Young Singaporeans ‘will have adequate CPF savings’
SINGAPORE, Sept 20 ― Compared to the previous generation, young Singaporeans today have to work longer as life expectancy increases. Coupled with the rising cost of living, there are concerns that “work till you drop” could become the motto for the working class here.
But the findings of an independent study commissioned by the Singapore Ministry of Manpower could go some way to allay those worries.
However, at the same time, the study highlighted the need for policymakers to “keep our eyes on” the needs of the older generation today ― in the words of Singapore Deputy Prime Minister Tharman Shanmugaratnam ― given that their wages were much lower in the past and they were required to set aside less money in their CPF Retirement Account.
The study, which was conducted by National University of Singapore economics professors Chia Ngee Choon and Albert Tsui, found that young Singaporeans in the workforce today will have adequate savings in their Central Provident Fund (CPF) accounts by the time they retire.
Economists measure retirement adequacy of social security systems by using an Income Replacement Rate (IRR), or the ratio of retirement income to pre-retirement earnings.
The study found that the median male earner who enters the workforce today will be able to achieve an IRR of 71 per cent through his CPF savings.
For the female median earner, the IRR is 63 per cent.
Tharman, who gave a preview of the findings yesterday, said these figures are comparable to those seen in pension systems in many developed countries ― the equivalent IRR in the median Organisation for Economic Co-operation and Development (OECD) country is 66 per cent, while the average among OECD countries is 72 per cent. The full findings will be finalised and released soon.
Speaking at the opening of the Singapore Human Capital Summit, Tharman said the findings were “an important validation of the CPF system”.
He added: “The IRR is even higher in Singapore when we take into account the fact that most Singaporeans would own homes that are fully-paid for by the time they retire. By not having to pay for rent, cash is freed up for other living expenses in their old age.”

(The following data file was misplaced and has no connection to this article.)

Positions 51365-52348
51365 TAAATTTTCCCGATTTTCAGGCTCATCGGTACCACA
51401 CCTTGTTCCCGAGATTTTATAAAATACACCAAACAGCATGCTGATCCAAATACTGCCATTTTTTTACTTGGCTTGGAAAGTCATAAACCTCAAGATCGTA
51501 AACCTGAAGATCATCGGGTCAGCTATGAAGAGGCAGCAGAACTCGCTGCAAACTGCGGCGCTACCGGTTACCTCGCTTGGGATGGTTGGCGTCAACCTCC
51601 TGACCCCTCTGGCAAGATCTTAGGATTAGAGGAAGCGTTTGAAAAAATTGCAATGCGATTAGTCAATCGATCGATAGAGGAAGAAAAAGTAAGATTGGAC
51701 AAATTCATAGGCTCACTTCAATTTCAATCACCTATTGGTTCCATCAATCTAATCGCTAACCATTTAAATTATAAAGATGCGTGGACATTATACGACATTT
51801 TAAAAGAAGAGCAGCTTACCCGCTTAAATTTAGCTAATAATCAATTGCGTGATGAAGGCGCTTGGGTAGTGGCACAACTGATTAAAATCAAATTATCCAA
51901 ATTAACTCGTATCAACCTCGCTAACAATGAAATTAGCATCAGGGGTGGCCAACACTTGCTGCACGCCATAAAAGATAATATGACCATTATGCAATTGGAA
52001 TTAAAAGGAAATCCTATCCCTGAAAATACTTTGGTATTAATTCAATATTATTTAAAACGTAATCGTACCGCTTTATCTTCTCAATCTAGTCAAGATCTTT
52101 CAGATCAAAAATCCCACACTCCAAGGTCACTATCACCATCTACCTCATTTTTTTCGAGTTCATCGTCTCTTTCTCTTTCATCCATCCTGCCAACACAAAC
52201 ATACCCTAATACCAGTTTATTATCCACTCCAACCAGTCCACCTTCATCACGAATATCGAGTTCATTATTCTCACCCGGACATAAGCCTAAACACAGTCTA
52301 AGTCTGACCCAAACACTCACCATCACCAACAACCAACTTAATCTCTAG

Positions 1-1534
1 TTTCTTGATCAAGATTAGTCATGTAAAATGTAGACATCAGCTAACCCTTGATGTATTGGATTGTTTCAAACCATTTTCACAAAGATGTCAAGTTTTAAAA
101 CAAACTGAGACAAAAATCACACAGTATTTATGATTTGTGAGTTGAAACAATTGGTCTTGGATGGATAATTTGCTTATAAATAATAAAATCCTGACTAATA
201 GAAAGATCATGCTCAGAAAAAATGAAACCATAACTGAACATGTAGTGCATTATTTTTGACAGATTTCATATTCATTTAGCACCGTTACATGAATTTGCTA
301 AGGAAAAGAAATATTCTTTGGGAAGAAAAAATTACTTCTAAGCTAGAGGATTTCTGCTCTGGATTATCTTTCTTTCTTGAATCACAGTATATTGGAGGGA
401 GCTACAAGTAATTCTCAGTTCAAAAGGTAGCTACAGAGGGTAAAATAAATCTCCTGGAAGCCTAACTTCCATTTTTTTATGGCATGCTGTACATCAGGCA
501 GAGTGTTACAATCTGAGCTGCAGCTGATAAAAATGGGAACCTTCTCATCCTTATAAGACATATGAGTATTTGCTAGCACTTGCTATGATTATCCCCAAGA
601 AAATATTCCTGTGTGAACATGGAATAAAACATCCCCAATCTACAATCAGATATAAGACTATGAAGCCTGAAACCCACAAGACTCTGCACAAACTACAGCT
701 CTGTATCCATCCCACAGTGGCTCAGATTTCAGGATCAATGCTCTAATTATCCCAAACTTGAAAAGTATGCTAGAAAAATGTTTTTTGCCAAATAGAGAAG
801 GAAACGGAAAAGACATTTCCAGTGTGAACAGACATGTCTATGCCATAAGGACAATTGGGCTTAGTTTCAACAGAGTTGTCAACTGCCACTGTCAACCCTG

However, Tharman pointed out that many of today’s older generation “have low CPF balances and are unable to attain the IRRs estimated in the study”.
Tharman said: “However, most of them, including those with lower and middle income backgrounds, have also experienced substantial appreciation in value of the homes that they own, made possible by government housing subsidies, their earlier withdrawals of CPF savings, and economic growth. Our strategy is to help them monetise the values of their homes in retirement, if they wish to.”
To that end, the government has introduced the Silver Housing Bonus to help older Singaporeans. It is also helping them in other ways such as Medisave top-ups, and higher subsidies for Community Hospitals, nursing homes, day-care and rehabilitation facilities, as well as for home-based care packages.
Tharman stressed: “But no matter how well designed the CPF system is, retirement adequacy is still premised on individuals taking responsibility to work and save, and employers taking the responsibility to provide good jobs, share productivity gains fairly and keep older workers employed.” ― Today